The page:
Holland assumed the severity of the situation was because she was a specialist, not a generalist, so the worst cases were brought to her. At least they had all recovered.

But then Chelsea McClellan died while en route from the hospital to another facility. Dr. Holland was devastated, as were Chelsea's parents. The child had not even been very ill. The same day, after Genene had returned to the clinic to see another patient, the boy went into seizures and had to be resuscitated. The child stabilized and his parents later commented that Genene had appeared to be quite excited over the incident, even happy. Tests afterward indicated there was no reason for such an unexpected episode.

At about that time, a doctor at Sid Peterson discovered the high number of baby deaths at the hospital where Genene Jones had previously worked. He brought this to the attention of a committee, and they began to realize that she was doing something to these children. They brought in Dr. Holland and asked if she was using succinylcholine, a powerful muscle relaxant. She said she had some in her office but did not use it. Without telling her, someone on the committee notified the Texas Rangers.

Holland told Genene about the meeting, and Genene assured Dr. Holland that she had found the bottle of succinylcholine that was missing. The cap was gone, and Holland began to have suspicions.

On September 27, while Genene was at lunch, Dr. Holland examined the bottles of succinylcholine. They were both nearly full, but one of them had pinprick holes through the rubber stopper. When Genene could not give a credible accounting of it and even suggested they just throw the bottle away to avoid questions, Dr. Holland was alarmed. She later learned that the near-full bottle had been filled with saline. In other words, someone had been using a lot of this dangerous drug, which paralyzed people into a sort of hell on earth: they lay inert but aware and unable to get anyone's attention.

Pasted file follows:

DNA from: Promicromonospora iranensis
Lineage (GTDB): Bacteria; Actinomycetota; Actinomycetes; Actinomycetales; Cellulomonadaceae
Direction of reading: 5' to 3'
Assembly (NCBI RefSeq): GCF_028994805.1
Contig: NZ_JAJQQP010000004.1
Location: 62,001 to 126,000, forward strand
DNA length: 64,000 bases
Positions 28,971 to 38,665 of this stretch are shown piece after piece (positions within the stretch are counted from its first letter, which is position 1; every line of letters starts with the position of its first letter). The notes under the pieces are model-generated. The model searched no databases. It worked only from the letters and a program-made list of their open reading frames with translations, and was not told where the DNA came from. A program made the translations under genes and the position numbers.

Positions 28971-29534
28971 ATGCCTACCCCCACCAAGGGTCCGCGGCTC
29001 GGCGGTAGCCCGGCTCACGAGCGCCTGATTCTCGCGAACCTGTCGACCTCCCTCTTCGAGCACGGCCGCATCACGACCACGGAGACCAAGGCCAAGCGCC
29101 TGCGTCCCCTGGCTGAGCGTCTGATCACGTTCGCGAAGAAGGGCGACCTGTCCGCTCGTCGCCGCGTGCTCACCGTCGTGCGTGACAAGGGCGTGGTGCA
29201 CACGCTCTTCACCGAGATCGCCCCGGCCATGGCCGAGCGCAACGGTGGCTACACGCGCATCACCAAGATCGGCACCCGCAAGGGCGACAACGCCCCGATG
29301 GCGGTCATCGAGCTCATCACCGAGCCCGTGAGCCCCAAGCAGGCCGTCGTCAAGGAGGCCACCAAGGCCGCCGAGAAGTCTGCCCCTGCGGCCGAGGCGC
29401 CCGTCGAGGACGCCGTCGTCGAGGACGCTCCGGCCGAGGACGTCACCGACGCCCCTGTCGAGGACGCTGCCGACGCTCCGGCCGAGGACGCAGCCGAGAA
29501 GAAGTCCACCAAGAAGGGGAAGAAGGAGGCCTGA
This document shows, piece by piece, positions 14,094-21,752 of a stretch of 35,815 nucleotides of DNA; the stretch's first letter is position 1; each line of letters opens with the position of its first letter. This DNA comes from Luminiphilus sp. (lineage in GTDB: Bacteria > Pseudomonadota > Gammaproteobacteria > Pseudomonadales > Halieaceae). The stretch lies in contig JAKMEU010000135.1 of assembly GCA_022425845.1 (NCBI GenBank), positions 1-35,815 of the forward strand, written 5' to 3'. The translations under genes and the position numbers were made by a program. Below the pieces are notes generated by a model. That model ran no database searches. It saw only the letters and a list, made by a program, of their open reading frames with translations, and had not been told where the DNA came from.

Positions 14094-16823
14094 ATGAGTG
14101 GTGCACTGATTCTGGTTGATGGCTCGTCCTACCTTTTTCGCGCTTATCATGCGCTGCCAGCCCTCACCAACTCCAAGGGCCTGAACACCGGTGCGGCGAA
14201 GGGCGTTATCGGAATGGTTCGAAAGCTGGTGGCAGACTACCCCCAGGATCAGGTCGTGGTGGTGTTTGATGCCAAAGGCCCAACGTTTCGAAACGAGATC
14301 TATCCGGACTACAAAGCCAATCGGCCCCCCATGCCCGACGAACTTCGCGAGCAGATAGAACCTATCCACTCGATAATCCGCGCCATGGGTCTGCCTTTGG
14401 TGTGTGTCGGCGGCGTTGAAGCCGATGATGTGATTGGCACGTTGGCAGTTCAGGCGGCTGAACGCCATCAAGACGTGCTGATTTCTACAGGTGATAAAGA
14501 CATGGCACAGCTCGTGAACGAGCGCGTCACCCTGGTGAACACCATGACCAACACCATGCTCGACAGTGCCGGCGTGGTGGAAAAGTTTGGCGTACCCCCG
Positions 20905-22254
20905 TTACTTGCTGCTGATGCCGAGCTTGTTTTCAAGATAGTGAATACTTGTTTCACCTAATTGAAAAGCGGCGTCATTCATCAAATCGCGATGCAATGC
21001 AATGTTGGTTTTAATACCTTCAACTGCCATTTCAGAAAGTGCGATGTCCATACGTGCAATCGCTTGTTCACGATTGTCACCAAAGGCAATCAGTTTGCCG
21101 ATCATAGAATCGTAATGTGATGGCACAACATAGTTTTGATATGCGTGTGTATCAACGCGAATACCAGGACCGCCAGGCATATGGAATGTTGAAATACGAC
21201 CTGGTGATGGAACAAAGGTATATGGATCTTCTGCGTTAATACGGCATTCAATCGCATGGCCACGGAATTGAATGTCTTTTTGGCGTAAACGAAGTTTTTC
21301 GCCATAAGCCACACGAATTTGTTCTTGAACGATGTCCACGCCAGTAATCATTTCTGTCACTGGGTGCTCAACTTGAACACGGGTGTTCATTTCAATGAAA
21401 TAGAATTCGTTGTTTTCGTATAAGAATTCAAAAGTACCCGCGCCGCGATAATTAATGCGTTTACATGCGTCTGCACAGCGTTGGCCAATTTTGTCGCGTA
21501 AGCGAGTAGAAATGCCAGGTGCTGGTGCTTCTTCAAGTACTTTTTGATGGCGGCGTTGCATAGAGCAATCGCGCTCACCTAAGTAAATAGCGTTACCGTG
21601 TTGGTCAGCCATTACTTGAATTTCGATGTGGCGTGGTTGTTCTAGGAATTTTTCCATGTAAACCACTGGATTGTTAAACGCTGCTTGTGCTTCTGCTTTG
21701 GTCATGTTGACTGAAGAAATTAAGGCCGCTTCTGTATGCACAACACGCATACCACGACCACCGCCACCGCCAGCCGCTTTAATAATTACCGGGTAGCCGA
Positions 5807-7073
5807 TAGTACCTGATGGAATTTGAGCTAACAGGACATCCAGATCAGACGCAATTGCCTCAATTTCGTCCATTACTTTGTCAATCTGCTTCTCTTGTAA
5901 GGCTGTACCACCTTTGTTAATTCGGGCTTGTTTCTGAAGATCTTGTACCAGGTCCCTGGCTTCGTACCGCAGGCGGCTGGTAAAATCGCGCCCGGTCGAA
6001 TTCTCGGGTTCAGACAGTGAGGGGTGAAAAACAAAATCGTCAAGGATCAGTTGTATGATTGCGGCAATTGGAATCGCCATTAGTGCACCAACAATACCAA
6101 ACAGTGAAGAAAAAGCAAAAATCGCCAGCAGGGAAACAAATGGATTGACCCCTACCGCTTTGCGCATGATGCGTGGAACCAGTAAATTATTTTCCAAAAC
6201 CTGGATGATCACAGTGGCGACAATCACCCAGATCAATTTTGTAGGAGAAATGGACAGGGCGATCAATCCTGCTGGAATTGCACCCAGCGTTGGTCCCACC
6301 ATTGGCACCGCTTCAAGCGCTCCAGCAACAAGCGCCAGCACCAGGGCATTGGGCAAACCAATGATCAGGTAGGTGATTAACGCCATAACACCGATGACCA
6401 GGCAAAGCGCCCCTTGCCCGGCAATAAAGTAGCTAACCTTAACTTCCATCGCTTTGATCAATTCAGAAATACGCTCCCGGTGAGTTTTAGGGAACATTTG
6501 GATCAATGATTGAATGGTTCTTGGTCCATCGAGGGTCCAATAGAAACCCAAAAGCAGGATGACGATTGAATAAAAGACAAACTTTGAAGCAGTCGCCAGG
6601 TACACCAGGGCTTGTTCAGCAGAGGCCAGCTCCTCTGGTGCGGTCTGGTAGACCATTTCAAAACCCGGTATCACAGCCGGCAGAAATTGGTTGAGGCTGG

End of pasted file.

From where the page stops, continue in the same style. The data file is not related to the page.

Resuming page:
Before she could take any action, Dr. Holland was faced with another crisis: Genene told her that she had taken an overdose of doxepin, a drug to fight anxiety. She had to have her stomach pumped, but it turned out that she had not overdosed at all. She had taken only four of the pills, but she had faked a semi-coma, forcing emergency personnel to treat her.

Then Holland discovered that another bottle of succinylcholine had been ordered but was missing. On September 28, she fired Genene and offered any help she could to the investigation.

Even so, families left her practice and Sid Peterson suspended her privileges. For hiring Genene Jones, Holland was losing everything. Even her husband divorced her. On top of that, she saw evidence that Genene was trying to frame her and she began to fear for her own life.